Any college football fan will tell you that home-field advantage is crucial to winning. But maintaining that home-field advantage can be tough when opposing fans buy tickets to a home game, filling the seats with the wrong colors and the stadium with boos.
But that might not be happening this season thanks to one Greenville-based startup.
On Tuesday, BANDWAGON launched its online marketplace, allowing fans to resell their tickets to other fans of the same team. When users sign up, they join their favorite team’s platform or “bandwagon.” They can then select the “bandwagon only” feature, which restricts the sale to fans of the same team. That feature creates a “semi-closed resale market” that prevents scalpers and non-fans from stealing tickets, according to La-Vaughnda Taylor, vice president of brand strategy.
“The only thing better than a sellout crowd is a sellout crowd of your own fan base, and we’re working to make Clemson the hardest ticket [to buy] in the country unless you’re a true Clemson fan,” said BANDWAGON founder and CEO Harold Hughes.
In addition to buying and selling, fans can use social networking to plan and coordinate game-day tailgates. The platform features all 252 NCAA Division I teams, including Clemson University, Furman University and Wofford College.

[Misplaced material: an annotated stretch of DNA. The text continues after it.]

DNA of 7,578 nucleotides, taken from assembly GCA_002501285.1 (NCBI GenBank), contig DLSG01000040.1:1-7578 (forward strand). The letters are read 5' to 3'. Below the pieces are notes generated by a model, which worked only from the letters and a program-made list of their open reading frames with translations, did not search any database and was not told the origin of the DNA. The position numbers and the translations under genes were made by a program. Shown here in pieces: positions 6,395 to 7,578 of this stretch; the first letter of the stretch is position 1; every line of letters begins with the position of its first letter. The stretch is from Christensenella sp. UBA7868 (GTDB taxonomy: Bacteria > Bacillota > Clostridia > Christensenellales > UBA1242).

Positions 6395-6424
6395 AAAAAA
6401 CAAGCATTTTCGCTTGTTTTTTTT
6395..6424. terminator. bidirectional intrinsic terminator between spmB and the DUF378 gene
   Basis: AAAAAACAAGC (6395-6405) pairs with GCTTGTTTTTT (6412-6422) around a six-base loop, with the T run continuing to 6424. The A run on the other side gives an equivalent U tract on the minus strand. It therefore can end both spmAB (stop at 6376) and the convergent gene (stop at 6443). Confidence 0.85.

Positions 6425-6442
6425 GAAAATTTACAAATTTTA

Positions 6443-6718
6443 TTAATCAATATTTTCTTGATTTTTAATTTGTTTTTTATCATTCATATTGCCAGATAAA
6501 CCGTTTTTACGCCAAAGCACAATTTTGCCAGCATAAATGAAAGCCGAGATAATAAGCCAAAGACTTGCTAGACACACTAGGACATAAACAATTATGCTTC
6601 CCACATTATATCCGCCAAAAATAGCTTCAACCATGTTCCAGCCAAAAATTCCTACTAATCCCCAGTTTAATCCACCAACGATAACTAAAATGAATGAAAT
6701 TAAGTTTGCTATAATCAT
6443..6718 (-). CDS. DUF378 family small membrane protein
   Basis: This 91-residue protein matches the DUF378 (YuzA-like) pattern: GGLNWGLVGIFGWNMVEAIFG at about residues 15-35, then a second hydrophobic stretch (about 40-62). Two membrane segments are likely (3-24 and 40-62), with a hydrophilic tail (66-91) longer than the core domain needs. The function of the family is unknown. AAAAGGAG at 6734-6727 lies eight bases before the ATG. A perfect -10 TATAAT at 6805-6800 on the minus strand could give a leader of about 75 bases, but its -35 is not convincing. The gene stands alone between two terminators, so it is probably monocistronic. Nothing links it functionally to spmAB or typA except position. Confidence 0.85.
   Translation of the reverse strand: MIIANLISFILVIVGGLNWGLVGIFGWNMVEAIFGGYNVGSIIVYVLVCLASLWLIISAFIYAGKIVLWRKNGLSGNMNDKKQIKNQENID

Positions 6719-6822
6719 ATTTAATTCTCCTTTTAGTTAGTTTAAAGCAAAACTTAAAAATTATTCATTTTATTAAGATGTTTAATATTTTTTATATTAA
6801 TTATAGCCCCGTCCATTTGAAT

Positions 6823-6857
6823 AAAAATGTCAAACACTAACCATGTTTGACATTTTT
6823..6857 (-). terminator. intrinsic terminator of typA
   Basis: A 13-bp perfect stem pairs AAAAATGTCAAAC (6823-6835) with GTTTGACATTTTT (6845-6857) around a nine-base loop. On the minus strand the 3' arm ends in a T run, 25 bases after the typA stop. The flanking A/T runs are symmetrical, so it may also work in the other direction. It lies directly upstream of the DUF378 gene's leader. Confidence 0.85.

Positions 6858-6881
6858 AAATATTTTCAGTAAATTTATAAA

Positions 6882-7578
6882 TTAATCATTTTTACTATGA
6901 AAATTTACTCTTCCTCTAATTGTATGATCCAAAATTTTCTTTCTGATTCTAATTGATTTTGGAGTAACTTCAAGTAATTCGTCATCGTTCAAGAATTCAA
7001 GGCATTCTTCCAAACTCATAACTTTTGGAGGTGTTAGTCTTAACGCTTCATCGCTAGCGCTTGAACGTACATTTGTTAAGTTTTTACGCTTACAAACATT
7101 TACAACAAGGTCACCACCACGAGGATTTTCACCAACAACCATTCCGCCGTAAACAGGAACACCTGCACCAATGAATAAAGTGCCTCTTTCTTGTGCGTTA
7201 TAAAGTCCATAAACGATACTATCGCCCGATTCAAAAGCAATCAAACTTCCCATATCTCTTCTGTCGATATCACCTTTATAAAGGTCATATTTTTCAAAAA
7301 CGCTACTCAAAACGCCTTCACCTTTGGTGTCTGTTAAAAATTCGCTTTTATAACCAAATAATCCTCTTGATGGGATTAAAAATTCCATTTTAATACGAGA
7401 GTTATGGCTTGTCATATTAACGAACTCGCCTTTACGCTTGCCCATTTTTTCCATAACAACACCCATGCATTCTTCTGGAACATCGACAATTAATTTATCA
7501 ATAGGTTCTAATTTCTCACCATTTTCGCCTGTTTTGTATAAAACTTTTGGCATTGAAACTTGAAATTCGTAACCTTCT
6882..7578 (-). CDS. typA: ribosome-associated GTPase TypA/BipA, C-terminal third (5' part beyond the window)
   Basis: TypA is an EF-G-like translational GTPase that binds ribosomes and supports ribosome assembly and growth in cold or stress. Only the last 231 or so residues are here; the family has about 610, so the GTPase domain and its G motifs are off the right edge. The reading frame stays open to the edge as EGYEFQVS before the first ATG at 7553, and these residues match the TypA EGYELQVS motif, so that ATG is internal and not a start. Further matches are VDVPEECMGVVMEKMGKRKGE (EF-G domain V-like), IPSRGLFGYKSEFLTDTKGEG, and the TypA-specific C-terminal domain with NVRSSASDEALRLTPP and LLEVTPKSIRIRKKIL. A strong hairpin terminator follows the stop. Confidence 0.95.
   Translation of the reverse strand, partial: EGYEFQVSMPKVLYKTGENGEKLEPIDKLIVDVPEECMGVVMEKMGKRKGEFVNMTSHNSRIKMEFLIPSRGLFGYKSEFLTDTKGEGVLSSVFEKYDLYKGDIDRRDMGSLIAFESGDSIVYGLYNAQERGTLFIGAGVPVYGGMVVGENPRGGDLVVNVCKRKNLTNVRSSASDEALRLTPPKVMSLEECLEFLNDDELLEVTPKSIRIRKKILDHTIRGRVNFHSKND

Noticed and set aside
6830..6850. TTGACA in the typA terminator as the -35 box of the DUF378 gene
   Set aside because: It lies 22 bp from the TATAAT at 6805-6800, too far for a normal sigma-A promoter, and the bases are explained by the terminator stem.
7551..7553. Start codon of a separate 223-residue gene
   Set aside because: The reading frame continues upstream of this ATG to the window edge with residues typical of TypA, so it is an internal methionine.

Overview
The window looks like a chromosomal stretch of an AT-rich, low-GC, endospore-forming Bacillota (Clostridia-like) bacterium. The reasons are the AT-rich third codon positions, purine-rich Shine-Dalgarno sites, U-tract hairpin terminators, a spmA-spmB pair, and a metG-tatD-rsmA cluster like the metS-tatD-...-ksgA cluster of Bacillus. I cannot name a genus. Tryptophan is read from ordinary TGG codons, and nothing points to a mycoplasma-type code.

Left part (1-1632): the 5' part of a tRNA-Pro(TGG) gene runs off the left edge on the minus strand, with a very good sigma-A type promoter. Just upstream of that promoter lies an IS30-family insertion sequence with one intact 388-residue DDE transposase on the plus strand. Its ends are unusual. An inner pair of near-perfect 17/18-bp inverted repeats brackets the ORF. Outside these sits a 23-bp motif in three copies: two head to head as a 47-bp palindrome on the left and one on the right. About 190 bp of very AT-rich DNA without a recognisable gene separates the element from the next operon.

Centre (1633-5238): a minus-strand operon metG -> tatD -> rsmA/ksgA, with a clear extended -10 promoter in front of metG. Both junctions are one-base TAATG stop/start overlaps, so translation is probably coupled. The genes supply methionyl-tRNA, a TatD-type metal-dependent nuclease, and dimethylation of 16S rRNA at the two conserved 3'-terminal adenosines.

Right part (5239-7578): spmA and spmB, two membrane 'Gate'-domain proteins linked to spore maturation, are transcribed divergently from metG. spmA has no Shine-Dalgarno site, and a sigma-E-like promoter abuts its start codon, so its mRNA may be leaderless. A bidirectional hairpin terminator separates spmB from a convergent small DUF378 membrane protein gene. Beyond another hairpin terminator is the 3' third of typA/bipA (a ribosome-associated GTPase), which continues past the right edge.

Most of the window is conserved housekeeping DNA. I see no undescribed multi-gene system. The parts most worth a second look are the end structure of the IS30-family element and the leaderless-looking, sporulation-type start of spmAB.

WATCH: How BANDWAGON boosts home-field advantage >>
In 2014, Hughes, a Clemson alumnus, came up with the idea after he and fellow fraternity brothers wanted to see games in other stadiums but couldn’t figure out what to do with their season tickets.
“We tried to sell them on StubHub, but then we would be selling to opposing fans,” Hughes told UBJ in an interview last year. “What if you could control who actually got your ticket? You wouldn’t be selling it to a buddy, but you’re selling it to a fellow fan.”
Shortly after developing the business model, Hughes held an Indigogo campaign to raise $5,000 to build online stadium seating maps so that fans could find and list seats for sale. He raised about $7,000 through the online fundraiser and later put up a prototype site.
BANDWAGON has grown since then, climbing from 275 users to 950 users in just a year. It was also designated a “qualified business” by the state in late July, which confirmed the company’s decision to stay in Greenville rather than ditch it for tech-centric hubs like Silicon Valley or New York City.
“We’re really, really passionate about starting in the Southeast,” said Hughes. “We’d love to raise our entire round in the Southeast, showing we can not only be the Silicon Valley of the Foothills, but we can also raise the profile of the region.”
For more information, visit www.bandwagonfanclub.com.